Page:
Max, the path you are going down is really one of entities (person, place, thing, good, service) and their synonyms. That’s the generic case, and then you identify the entity as a company (or person, place, etc.) to add more specificity about entity type and relationship to other entities. The problem with the StockTwits/Second Market setup is with services like Flickr (or $SKYPE 2 years ago or $TWIT if they get purchased), who are not private companies but considered a cohesive unit of interest in the social media world. The generic path I described above includes that information as a superset of the Stocktwits/Second Market information. Frankly, if you have enough publicly addressable synonyms collected (Facebook, $FBOOK, FB, thefacebook.com, FBK on NASDAQ when they go public, etc.), you can follow and filter to your heart’s content. Crowdsource the entities, synonyms and relationships and you’ll have the superior dataset to power aggregation.
sweet thinking greg. thx
I had this idea long time ago, when I was into “Venture Exchanges” – i.e. tracking stocks for startups.I also wandered which symbols SecondMarket using.What I see that proposed tickers do not use standard convention used by public exchanges. The 5-th letter in symbol usually has some meaning, like Bankruptcy, Foreign, Late with the filling, etc.Also, I think there is a clash with public company tickers and might be in the future.Either StockTweets need to adopt different prefix for private companies, i.e. $GOOG, but %FBOOK, or they need to actively manage this list, like the real exchanges do.I would like to reserver tickers for my startup too. Luckily I try to name my companies for upto 5 – 6 letters. So the name can be used as a ticker.There is a study, that companies with shorter and catchy names usually outperform companies with long and difficult to pronounce names.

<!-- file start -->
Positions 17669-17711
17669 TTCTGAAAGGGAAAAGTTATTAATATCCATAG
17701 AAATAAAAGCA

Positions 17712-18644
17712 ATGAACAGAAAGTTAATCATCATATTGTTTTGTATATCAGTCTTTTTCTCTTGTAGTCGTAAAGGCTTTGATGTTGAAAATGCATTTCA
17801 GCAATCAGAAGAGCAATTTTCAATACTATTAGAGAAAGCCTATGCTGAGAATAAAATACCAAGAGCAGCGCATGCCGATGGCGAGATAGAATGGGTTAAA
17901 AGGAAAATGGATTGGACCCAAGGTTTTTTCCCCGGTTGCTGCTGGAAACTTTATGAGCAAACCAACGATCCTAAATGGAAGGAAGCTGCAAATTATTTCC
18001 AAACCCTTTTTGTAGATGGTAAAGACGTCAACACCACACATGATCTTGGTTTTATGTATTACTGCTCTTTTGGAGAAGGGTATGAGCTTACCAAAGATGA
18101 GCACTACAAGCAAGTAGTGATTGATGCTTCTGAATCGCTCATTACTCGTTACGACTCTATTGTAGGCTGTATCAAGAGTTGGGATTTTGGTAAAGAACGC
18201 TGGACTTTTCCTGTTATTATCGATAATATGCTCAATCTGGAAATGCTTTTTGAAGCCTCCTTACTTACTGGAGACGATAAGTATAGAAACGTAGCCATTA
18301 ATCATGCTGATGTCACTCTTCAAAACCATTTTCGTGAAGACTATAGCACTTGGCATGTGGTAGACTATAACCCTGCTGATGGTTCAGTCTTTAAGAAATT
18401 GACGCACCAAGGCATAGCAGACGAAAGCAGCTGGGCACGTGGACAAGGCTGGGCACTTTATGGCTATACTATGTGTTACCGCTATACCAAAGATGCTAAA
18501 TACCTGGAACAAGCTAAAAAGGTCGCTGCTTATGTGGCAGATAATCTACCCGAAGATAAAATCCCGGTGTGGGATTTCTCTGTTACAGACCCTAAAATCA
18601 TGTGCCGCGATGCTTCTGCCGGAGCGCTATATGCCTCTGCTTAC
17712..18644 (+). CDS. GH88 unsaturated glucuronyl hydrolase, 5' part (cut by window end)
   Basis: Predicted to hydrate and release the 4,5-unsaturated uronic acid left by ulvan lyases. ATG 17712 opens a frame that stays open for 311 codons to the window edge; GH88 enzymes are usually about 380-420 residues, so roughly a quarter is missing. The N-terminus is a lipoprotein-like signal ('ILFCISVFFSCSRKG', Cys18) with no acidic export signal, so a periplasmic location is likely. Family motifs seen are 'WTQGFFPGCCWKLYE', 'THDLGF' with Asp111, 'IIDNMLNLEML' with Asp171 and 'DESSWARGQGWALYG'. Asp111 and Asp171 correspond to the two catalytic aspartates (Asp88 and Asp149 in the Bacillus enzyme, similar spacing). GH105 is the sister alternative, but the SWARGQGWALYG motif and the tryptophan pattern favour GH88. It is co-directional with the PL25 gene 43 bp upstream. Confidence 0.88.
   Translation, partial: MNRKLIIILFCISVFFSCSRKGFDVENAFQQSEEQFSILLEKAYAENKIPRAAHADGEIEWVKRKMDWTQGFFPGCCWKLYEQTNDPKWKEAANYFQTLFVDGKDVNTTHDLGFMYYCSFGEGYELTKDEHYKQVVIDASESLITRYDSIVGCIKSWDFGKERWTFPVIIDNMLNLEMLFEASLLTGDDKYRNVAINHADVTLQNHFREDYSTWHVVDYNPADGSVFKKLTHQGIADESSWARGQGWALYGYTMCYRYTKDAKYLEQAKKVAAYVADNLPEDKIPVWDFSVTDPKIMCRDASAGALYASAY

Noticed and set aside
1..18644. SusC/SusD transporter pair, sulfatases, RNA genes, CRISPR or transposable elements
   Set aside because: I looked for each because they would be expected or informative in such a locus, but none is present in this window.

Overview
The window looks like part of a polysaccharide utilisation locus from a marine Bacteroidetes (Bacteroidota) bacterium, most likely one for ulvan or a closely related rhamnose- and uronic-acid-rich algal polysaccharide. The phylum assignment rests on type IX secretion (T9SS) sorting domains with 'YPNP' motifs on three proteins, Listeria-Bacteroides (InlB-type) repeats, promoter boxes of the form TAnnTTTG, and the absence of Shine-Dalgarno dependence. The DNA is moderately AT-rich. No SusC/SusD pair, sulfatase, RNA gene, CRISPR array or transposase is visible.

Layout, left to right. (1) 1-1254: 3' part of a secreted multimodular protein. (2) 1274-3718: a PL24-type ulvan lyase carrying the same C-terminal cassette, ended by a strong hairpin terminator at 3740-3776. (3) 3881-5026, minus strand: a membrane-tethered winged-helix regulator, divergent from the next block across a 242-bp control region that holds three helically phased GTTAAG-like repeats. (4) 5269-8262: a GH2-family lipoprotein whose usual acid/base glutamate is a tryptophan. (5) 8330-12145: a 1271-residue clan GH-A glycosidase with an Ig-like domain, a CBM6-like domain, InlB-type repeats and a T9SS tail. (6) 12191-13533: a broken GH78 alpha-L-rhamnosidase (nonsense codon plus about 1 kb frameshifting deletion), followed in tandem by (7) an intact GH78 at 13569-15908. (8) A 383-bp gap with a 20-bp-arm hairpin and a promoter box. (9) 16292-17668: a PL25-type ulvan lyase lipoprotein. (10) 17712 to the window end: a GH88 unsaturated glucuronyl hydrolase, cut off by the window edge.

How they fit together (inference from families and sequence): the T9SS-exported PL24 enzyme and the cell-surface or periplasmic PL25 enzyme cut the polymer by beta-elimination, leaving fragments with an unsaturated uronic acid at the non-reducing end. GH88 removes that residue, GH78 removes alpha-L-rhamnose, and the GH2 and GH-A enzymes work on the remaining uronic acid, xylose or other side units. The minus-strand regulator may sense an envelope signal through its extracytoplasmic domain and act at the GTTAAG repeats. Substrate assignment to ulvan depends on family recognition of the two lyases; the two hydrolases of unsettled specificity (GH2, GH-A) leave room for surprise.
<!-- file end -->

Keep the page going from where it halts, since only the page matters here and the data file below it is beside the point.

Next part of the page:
i accidentally tweeted this last nighthttp://twitter.com/fredwils…and got a lot of chatter on twitter about five letters being bad
5 letter symbols get a bad wrap (because of PK sheet companies) but sometimes its just easier for people to remember – especially for companies with 5 letter names. $ZYNGA is just much better than $ZYNG or $ZYNA and $SKYPE is better than $SKYP.We also had to go with 5 letters in some cases because public companies took all possible good combinations of letters for a particular company.
Worth mentioning too that there are also legit companies on the Pink Sheets, and that private companies are similar to Pink Sheet companies in that they both avoid the obligation of quarterly public filings.
Nintendo is NTDOY and many great companies have em.To me it’s fine if the ticker makes sense.I almost think eery company in the private index should have 5 letters as a ‘badge’ of non public honir…
Five letters also used to mean delinquent filers (if the letter was “E”). Here’s the list of other stuff it can mean:http://docs.google.com/view…So someone who has been trading for a while and sees $SKYPE assumes that it’s $SKYP, but they haven’t filed their latest 10-Q.
How are these an improvement over URIs which are already a distributed, well understood identifier system?